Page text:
Preoperative preparation of the MG patient included drugs (anticholinesterase, steroid, immunosuppressive, immunoglobulins, etc.) and plasmapheresis. All patients were treated with pyridostigmine and prednisone to improve MG symptoms and obtain preoperational safety. The postoperative crisis has been related to a history of myasthenic crisis, severity (type IIA and above according to the clinical grade of osserman classification) (15), preoperative presence of bulbar weakness (15,16), preoperative AchR-Ab serum levels of >100 nmol/L (16-18). For these patients, plasmapheresis and intravenous immunoglobulin maintenance therapy can be considered. For patients with MG of Osserman type IIA and above, surgery should be performed after careful preoperative management is conducted, so as to prevent a postoperative myasthenic crisis.

Surgical technique

Subxiphoid approach: All 68 patients underwent single-lumen endotracheal intubation and general anesthesia. The patient was placed in the supine position on the operating table with the legs open. The surgeon stood between the patient’s legs, and the assistant was on the left or right side. A 2-cm straight incision was made in the middle of the xiphoid process, the incision was used as a thoracoscope hole, and the xiphoid process could be removed if necessary. The surgeon used the oval forceps to release the left and right soft tissue gaps behind the sternum, from the anterior mediastinum tunnel. Two 0.5 cm extrapleural thoracic ports under the bilateral costal arches were created, and this incision was used as an operation hole. The thread puncture cone with a diameter of 0.5 cm was placed under the guidance of the finger. A 2-cm diameter puncture cone was placed in the incision under the xiphoid process, placed in a thoracoscope, connected to a carbon dioxide (CO2) pneumoperitoneum, and the pressure was set to 1.330–1.596 KPa (10–12 mmHg) to form an artificial pneumothorax, which maintains the lung and diaphragm off the surgical field to ensure a sufficient surgical field at the anterior mediastinum. Place the grasping forceps inside the puncture cone on the lower edge of the right rib arch and place the ultrasonic knife on the left side. The surgeon used an ultrasound scalpel to cut the left and right mediastinum pleura, cleared the right pericardium fat, and opened the phrenic nerve 0.5-cm upward to separate the right thymus. The thymus artery and vein were cut with an ultrasound scalpel, and the upper thymus was separated. The same method was used to remove the left pericardium fat, separate the left thymus gland, altogether remove the thymus and mediastinal fat. The specimen bag is placed in the right thoracic cavity through the incision under the xiphoid process, the thymus and adipose tissue are taken out, and the left and right thoracic drainage tubes are placed through the incision of the lower edge of the rib arch (Figure 1).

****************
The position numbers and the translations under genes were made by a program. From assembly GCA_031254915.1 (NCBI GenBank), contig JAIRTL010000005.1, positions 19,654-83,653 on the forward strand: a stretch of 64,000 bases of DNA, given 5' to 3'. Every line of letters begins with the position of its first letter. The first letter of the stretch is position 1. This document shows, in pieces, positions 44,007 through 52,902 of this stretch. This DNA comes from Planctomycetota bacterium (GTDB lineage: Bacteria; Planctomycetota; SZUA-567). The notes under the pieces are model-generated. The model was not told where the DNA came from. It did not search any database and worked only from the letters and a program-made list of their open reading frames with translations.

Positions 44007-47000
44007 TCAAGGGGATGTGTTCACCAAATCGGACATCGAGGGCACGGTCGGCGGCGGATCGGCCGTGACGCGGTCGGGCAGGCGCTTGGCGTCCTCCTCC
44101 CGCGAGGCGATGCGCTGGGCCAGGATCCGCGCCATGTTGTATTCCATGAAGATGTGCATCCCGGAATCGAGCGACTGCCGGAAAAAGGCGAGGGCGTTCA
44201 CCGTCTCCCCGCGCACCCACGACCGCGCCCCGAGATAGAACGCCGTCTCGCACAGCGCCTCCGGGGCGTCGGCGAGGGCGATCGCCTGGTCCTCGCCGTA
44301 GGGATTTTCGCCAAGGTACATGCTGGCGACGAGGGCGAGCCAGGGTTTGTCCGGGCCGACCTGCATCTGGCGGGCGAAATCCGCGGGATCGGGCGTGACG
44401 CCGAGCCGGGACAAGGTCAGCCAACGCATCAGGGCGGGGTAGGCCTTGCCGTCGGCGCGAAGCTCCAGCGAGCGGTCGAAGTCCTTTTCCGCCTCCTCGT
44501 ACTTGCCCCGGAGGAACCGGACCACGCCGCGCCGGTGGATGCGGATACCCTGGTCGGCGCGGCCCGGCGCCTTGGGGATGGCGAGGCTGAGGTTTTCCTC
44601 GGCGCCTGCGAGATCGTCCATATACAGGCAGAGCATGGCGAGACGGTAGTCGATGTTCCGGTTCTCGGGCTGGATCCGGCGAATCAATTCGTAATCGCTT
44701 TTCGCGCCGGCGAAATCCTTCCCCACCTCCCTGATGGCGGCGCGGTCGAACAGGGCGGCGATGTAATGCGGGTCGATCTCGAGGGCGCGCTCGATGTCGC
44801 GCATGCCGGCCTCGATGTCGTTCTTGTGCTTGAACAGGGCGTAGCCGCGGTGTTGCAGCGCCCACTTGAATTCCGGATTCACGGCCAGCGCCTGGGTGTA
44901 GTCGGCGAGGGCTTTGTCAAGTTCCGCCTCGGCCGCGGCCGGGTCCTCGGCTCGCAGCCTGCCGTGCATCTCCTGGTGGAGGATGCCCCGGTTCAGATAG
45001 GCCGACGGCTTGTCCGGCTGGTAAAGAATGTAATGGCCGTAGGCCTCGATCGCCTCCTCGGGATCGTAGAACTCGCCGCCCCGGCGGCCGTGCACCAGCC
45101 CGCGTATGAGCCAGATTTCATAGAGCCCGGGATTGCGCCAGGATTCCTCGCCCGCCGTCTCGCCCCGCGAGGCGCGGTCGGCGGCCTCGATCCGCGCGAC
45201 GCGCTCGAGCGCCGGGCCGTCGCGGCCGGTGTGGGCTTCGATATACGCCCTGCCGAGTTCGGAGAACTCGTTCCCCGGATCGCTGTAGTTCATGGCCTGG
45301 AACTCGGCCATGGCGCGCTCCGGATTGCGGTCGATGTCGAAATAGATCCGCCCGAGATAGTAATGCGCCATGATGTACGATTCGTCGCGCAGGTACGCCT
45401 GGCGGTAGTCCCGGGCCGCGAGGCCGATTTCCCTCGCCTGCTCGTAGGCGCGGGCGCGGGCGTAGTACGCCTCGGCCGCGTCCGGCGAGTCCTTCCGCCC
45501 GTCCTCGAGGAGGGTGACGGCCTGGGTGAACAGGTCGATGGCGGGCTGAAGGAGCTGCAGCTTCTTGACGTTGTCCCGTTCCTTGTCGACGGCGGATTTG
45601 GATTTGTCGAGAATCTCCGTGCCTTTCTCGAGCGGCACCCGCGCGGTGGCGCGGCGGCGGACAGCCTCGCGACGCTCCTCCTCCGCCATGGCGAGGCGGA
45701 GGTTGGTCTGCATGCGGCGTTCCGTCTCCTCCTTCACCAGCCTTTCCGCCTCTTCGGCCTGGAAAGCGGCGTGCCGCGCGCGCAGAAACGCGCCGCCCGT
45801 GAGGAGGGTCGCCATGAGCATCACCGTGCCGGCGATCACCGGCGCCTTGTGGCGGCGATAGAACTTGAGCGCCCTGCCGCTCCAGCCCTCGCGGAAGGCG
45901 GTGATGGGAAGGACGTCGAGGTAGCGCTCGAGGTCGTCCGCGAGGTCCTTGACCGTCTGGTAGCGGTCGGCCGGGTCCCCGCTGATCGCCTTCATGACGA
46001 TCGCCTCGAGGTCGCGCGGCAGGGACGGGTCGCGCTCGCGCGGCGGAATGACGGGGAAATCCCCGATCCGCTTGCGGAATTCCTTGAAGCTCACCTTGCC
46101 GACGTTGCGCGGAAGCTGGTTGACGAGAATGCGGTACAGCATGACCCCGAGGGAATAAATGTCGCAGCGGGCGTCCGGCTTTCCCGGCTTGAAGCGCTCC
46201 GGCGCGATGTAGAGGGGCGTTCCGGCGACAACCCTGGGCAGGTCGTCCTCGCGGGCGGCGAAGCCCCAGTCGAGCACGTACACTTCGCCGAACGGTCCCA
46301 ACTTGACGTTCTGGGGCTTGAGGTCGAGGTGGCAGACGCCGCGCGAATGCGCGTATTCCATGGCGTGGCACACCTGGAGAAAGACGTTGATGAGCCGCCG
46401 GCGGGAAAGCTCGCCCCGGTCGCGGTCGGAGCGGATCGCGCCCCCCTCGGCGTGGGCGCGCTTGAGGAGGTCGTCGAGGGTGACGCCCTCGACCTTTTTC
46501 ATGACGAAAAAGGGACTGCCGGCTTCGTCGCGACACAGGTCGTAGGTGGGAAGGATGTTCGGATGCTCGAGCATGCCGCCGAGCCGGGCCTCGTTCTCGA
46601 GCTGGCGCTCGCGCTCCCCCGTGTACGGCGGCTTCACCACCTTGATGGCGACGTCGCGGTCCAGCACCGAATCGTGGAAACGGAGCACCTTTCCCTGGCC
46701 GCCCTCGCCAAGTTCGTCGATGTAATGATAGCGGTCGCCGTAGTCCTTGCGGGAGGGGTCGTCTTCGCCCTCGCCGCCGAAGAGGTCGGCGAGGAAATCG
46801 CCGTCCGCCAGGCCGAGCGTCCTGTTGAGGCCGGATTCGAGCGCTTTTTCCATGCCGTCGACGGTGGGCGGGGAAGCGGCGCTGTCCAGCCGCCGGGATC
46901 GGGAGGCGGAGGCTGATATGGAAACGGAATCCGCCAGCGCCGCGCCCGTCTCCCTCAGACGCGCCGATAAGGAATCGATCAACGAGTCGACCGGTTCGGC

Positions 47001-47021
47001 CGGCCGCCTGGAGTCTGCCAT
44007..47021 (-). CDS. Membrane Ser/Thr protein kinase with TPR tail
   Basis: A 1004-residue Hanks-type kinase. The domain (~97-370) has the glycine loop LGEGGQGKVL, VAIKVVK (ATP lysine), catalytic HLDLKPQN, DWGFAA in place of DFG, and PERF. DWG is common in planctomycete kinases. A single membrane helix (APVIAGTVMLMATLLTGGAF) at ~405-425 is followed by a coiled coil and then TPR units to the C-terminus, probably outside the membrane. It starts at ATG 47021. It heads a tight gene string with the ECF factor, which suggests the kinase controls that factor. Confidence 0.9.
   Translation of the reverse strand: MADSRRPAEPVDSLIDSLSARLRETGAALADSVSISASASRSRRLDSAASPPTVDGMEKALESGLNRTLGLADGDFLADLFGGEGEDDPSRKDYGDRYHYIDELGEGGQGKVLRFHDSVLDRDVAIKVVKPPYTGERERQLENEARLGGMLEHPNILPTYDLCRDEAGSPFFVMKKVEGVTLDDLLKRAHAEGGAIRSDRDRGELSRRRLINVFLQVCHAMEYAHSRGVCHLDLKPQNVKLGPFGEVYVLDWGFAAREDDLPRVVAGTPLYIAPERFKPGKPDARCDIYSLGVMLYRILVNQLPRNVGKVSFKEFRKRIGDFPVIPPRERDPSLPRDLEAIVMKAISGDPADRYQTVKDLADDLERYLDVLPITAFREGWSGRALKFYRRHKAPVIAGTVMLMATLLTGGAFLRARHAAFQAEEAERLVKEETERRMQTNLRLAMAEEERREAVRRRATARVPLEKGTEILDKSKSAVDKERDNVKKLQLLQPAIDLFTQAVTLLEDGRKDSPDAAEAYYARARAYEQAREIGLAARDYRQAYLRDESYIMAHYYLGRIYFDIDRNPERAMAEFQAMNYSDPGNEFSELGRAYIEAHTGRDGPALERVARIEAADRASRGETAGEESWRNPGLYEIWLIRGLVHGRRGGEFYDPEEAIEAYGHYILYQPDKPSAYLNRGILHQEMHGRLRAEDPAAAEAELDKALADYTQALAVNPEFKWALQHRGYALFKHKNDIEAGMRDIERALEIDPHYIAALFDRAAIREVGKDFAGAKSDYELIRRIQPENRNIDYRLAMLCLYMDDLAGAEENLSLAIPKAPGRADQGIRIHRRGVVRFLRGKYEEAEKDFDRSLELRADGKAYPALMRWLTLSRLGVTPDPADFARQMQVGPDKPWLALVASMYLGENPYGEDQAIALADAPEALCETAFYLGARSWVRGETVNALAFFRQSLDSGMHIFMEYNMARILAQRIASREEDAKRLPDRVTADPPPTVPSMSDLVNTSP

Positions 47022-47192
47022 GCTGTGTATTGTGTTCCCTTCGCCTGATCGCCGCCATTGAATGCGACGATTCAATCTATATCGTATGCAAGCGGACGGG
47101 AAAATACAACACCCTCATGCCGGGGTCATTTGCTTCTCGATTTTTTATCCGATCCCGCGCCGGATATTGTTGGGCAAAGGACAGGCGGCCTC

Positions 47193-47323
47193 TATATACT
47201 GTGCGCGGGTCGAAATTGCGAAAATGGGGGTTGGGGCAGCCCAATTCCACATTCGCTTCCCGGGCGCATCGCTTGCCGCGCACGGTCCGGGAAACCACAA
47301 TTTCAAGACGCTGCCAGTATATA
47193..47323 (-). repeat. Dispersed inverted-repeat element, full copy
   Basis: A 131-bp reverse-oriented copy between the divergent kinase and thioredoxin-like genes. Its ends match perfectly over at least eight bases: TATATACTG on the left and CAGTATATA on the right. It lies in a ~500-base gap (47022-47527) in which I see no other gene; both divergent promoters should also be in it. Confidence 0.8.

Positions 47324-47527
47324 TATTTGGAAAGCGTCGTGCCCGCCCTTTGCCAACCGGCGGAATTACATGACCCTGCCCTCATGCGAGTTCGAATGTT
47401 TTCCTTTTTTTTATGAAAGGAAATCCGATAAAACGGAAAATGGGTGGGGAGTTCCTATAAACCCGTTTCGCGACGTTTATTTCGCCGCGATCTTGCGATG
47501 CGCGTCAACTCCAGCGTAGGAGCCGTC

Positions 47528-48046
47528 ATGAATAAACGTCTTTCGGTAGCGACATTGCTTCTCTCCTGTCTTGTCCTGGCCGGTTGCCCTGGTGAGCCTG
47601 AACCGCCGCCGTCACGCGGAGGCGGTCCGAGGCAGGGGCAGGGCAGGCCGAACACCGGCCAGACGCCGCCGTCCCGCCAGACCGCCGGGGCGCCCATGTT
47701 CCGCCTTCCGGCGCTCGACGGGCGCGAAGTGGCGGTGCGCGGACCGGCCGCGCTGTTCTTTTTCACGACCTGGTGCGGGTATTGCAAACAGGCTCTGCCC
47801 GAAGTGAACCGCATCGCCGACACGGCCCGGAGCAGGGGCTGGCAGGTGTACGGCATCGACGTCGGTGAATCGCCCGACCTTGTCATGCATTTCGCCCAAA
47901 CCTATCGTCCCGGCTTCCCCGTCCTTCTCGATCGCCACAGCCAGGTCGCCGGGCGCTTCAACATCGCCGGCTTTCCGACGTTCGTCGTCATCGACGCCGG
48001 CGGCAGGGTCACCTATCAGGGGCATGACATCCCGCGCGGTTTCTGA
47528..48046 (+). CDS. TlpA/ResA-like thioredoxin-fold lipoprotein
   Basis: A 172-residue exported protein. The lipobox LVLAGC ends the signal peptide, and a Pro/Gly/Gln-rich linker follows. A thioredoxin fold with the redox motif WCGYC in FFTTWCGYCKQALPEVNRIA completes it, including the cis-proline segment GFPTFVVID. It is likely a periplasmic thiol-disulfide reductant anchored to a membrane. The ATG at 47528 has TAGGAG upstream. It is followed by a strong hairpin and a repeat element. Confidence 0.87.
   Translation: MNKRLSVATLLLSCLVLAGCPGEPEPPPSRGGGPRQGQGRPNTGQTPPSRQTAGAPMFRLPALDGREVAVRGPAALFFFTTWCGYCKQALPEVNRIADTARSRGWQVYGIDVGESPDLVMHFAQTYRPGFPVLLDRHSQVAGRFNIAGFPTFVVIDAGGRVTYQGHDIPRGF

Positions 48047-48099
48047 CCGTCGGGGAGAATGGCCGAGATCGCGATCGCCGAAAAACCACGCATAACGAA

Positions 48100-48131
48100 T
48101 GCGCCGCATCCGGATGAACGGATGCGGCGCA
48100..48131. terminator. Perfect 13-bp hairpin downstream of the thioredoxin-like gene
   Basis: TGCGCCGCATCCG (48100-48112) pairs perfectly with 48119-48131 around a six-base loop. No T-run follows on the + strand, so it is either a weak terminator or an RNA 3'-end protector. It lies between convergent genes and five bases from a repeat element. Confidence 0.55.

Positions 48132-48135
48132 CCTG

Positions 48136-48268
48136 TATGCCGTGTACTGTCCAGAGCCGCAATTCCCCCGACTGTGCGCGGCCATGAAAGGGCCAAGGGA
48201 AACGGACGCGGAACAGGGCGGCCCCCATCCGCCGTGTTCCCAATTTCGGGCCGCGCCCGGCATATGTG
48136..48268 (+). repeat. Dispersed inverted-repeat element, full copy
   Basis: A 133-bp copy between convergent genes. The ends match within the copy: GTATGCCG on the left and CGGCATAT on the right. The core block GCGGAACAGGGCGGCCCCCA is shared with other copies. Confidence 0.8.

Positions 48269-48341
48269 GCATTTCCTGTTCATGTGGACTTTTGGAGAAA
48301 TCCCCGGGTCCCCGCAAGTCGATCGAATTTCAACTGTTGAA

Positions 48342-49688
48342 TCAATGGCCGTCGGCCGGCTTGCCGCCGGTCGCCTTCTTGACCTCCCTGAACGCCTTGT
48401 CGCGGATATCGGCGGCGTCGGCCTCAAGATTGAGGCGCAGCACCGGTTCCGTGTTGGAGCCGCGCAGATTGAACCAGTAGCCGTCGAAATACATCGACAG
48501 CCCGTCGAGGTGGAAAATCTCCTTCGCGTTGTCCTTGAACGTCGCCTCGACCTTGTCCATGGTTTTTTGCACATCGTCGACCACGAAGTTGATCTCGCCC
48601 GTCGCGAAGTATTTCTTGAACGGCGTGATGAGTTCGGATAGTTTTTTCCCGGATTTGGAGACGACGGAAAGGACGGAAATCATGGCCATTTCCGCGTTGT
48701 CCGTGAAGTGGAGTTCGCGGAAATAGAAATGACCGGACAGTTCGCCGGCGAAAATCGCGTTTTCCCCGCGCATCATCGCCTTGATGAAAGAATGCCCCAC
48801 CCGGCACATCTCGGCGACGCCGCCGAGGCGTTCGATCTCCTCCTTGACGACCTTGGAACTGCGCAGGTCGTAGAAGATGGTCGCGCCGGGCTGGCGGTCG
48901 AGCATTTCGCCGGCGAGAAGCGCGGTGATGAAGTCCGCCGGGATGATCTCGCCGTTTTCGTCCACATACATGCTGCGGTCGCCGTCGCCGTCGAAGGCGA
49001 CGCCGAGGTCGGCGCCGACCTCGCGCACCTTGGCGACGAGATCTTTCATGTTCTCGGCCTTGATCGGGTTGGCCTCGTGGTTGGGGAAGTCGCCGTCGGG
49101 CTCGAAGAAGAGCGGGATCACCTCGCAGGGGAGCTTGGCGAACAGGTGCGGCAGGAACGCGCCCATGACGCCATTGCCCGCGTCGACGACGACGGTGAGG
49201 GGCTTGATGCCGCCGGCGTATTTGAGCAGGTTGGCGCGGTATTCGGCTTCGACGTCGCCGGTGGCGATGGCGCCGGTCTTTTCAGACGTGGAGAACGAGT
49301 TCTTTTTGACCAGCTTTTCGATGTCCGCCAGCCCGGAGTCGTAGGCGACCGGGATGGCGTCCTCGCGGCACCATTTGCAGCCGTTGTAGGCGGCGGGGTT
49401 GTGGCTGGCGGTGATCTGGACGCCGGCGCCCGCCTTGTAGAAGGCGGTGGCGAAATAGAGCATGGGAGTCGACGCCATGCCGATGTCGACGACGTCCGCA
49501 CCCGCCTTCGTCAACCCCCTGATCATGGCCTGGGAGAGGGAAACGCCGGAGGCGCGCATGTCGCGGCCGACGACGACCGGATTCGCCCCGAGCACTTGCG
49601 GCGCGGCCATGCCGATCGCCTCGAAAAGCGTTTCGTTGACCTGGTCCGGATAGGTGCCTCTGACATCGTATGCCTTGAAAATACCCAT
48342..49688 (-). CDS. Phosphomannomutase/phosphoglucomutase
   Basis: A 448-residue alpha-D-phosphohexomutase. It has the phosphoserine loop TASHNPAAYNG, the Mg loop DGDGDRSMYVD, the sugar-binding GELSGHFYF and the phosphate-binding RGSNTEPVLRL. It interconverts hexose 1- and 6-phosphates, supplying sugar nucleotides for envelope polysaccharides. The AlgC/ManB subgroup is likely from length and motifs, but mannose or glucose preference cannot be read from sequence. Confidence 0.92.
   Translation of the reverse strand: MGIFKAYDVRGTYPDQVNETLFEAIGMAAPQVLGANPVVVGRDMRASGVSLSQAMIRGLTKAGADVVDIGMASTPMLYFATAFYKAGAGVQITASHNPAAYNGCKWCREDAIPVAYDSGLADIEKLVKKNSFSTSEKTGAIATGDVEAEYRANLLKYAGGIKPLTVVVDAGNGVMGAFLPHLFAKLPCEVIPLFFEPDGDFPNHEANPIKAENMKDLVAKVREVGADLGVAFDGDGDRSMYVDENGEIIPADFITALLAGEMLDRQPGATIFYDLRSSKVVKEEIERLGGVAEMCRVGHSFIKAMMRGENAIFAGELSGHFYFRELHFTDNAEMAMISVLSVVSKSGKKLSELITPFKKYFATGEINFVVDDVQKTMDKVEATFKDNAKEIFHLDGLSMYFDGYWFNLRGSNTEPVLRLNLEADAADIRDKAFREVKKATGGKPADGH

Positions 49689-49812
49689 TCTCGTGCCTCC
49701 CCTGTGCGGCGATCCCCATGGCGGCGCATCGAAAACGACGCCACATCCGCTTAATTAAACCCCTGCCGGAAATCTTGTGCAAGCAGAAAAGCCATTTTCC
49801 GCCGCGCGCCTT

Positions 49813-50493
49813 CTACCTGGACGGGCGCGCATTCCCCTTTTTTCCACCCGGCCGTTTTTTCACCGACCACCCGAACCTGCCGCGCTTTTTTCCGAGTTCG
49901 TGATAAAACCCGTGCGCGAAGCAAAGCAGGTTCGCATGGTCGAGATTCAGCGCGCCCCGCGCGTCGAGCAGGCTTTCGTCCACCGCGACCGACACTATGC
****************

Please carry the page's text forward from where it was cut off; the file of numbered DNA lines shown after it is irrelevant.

Figure 1 Preoperative CT, surgical incision, intraoperative view under subxiphoid approach and the specimen. (A) Preoperative CT showed thymoma, 3.5 cm × 3.3 cm; (B) incision designed for subxiphoid approach assisted with CO2 artificial pneumothorax; (C) left phrenic nerve during surgery; (D) anterior mediastinum after extended thymectomy; (E) specimen of completely resected thymus and bilateral mediastinal adipose tissue; (F) surgical incision after suture.

Right-side approach: all 63 patients underwent double-lumen endotracheal intubation, single-lung ventilation, and general anesthesia.